Financial Reform: The Doggerel

An ode to transparency

The financial cataclysm of 2008 has by now perhaps yielded as many books as failed investment banks, mortgage firms, and hedge funds. New Directions in Financial Services Regulation (MIT, $35) would seem late to the parade. Yet its editors (IBM professor of business and government Roger B. Porter, adjunct lecturer Robert R. Glauber, and Center for Business and Government senior fellow Thomas J. Healey, all of the Kennedy School) shaped an unusually intelligent discussion of the intersection of business and government oversight during a late 2009 conference, now published here. Their Kennedy School colleague Richard J. Zeckhauser, Ramsey professor of political economy, summarized his recommendations on enhancing transparency this way:


Fancy financial products and nuclear weapons share features beyond their irremediable escape from Pandora’s box. Those who own them have power, respectively financial/economic power and military/political power. Though we might prefer that none had them, if our competitors have them, we certainly want them too. With financial instruments, this interactive relationship is true of firms as well as of nations. Further, both engineered financial products and nuclear weapons are extremely difficult to regulate, since critical elements of secrecy provide some of their value.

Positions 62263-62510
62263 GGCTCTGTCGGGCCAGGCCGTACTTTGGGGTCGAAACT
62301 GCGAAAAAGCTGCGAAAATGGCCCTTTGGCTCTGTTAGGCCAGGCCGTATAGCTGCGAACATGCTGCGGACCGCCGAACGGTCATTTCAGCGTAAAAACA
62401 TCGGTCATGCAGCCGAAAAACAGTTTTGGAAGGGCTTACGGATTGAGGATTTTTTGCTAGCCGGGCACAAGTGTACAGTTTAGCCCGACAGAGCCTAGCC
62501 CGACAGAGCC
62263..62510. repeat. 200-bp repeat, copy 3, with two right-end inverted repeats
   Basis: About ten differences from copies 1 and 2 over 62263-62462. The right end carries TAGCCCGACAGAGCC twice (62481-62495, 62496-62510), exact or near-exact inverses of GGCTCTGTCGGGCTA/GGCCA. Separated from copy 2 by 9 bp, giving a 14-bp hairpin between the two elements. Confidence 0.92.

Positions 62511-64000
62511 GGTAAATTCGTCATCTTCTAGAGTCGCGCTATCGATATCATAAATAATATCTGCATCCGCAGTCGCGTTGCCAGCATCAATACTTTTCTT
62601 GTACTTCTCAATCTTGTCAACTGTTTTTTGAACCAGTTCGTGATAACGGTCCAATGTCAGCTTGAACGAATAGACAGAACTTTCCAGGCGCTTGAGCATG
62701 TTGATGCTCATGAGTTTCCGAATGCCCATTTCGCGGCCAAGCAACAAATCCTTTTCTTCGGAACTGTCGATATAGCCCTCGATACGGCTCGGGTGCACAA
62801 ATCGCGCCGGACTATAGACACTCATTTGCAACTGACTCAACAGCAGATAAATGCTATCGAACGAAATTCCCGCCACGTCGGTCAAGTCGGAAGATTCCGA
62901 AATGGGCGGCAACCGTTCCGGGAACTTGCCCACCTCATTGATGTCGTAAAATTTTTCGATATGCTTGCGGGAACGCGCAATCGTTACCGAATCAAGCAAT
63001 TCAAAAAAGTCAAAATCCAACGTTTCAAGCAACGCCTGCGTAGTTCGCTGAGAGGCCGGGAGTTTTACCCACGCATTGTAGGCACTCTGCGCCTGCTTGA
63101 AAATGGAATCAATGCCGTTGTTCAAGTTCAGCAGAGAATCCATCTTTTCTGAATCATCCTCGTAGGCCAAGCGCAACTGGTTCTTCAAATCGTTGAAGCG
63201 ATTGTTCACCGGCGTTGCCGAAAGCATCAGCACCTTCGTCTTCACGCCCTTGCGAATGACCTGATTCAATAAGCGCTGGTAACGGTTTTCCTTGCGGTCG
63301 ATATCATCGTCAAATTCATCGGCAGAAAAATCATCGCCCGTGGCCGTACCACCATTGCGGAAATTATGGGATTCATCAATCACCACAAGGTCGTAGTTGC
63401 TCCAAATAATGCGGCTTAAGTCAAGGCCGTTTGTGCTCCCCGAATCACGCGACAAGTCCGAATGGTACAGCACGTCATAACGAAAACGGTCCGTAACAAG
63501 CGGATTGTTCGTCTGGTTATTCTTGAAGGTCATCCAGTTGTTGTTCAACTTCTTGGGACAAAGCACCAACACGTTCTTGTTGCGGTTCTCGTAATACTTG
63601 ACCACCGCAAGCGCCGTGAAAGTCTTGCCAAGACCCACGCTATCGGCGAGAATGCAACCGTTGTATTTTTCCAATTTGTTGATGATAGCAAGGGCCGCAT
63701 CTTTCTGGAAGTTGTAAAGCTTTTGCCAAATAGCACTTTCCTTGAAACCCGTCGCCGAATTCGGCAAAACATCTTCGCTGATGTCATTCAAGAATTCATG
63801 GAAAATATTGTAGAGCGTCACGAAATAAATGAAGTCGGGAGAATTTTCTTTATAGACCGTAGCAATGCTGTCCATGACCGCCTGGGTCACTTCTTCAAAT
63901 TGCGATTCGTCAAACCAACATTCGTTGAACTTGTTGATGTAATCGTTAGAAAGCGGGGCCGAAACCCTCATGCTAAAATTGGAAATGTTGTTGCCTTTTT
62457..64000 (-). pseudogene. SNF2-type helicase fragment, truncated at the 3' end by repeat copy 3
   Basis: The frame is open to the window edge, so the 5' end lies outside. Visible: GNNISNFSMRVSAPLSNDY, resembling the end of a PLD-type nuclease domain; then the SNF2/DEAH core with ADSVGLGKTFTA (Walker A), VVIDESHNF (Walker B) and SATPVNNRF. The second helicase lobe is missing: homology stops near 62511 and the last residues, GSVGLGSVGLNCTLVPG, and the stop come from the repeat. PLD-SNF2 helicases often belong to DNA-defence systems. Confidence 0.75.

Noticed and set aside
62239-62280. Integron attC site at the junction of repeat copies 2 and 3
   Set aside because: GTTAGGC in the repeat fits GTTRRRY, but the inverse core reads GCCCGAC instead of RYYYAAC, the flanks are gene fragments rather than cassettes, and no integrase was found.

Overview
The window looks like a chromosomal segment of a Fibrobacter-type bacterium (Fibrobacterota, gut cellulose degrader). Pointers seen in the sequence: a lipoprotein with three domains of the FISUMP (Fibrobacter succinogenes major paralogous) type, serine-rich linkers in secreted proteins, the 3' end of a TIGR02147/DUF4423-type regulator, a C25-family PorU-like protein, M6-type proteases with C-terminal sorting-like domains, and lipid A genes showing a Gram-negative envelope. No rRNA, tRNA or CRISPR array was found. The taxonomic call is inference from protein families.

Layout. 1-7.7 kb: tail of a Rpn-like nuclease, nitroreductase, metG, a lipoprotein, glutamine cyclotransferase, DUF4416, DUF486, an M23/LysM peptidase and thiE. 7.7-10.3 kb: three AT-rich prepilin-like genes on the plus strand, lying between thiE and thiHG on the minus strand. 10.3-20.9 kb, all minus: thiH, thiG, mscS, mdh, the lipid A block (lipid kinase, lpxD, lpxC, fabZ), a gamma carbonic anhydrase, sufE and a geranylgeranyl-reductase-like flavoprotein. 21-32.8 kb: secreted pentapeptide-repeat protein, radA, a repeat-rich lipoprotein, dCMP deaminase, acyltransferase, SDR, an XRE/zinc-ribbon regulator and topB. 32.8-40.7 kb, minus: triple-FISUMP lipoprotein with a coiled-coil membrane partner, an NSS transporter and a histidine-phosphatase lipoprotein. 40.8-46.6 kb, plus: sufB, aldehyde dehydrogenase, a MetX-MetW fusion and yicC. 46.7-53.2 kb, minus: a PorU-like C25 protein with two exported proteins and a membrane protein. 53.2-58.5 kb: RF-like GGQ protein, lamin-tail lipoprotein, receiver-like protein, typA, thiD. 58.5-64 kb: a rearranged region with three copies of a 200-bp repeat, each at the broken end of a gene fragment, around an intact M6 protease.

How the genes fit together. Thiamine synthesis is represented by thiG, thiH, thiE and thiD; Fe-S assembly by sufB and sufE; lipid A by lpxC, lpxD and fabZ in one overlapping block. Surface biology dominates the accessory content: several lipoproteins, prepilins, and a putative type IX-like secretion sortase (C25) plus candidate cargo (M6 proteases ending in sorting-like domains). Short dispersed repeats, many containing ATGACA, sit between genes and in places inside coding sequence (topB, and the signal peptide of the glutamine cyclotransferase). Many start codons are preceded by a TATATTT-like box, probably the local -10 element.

Surely some stiff modes of regulation will emerge to be placed on exotic financial products and on new financial institutions. But academia and Wall Street are infinitely creative, and 10 years from now new products and institutions will exist that offer or appear to offer superior profit opportunities, and that steer around the newly emplaced regulations.…

Regulation…cannot be the complete approach to effective risk control. Private players must have adequate and appropriate information to take actions that protect and avoid actions that endanger themselves. Thus I propose that we cast a bright light that reaches into the financial shadows.…

My analysis suggests that the current financial system has become effective at burying information that should be and can be uncovered. This unacceptable situation poses continuing dangers. Thus, I conclude, with apologies to Cole Porter:

Let’s Do It: Let’s Illuminate

We know that banks do it, geeks do it;
Even educated Greeks do it.
We do it,
We all obfuscate.

Investment firms in New York do it;
Hong Kong hedge firms seeking torque do it.
We do it.
We all obfuscate.

In London Town, AIG did it;
Moody’s, Fitch, and S&P did it.
We do it.
We all obfuscate.

The Fed, feeling beyond reach, did it;
Bernie Madoff, in Palm Beach, did it.
We do it.
We all obfuscate.

But I think that we can evolve; do it.
We only have to resolve; do it.
Let’s do it;
Let’s illuminate.

Small light-emitting diodes do it;
Bugs and bolts of lightning do it.
Let’s do it;
Let’s illuminate.

Enlightened leaders, they have done it;
Like Edison, we could bank on it.
Let’s do it;
Let’s illuminate.

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